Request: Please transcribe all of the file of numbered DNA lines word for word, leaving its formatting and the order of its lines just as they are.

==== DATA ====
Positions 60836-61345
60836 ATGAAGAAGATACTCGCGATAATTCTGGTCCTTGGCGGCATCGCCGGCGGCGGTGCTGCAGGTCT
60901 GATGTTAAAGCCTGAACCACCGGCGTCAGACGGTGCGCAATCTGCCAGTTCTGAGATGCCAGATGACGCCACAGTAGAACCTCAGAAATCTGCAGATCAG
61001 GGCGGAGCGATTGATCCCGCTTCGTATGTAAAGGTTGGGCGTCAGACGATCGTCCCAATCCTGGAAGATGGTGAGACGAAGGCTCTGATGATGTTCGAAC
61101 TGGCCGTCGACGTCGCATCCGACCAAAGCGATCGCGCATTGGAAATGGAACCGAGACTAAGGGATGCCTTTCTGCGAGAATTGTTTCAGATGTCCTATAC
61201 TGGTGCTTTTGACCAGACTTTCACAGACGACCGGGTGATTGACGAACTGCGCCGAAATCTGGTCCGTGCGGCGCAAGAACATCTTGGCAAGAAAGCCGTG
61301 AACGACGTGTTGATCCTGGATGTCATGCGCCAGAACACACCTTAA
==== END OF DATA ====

Positions 60836-61345
60836 ATGAAGAAGATACTCGCGATAATTCTGGTCCTTGGCGGCATCGCCGGCGGCGGTGCTGCAGGTCT
60901 GATGTTAAAGCCTGAACCACCGGCGTCAGACGGTGCGCAATCTGCCAGTTCTGAGATGCCAGATGACGCCACAGTAGAACCTCAGAAATCTGCAGATCAG
61001 GGCGGAGCGATTGATCCCGCTTCGTATGTAAAGGTTGGGCGTCAGACGATCGTCCCAATCCTGGAAGATGGTGAGACGAAGGCTCTGATGATGTTCGAAC
61101 TGGCCGTCGACGTCGCATCCGACCAAAGCGATCGCGCATTGGAAATGGAACCGAGACTAAGGGATGCCTTTCTGCGAGAATTGTTTCAGATGTCCTATAC
61201 TGGTGCTTTTGACCAGACTTTCACAGACGACCGGGTGATTGACGAACTGCGCCGAAATCTGGTCCGTGCGGCGCAAGAACATCTTGGCAAGAAAGCCGTG
61301 AACGACGTGTTGATCCTGGATGTCATGCGCCAGAACACACCTTAA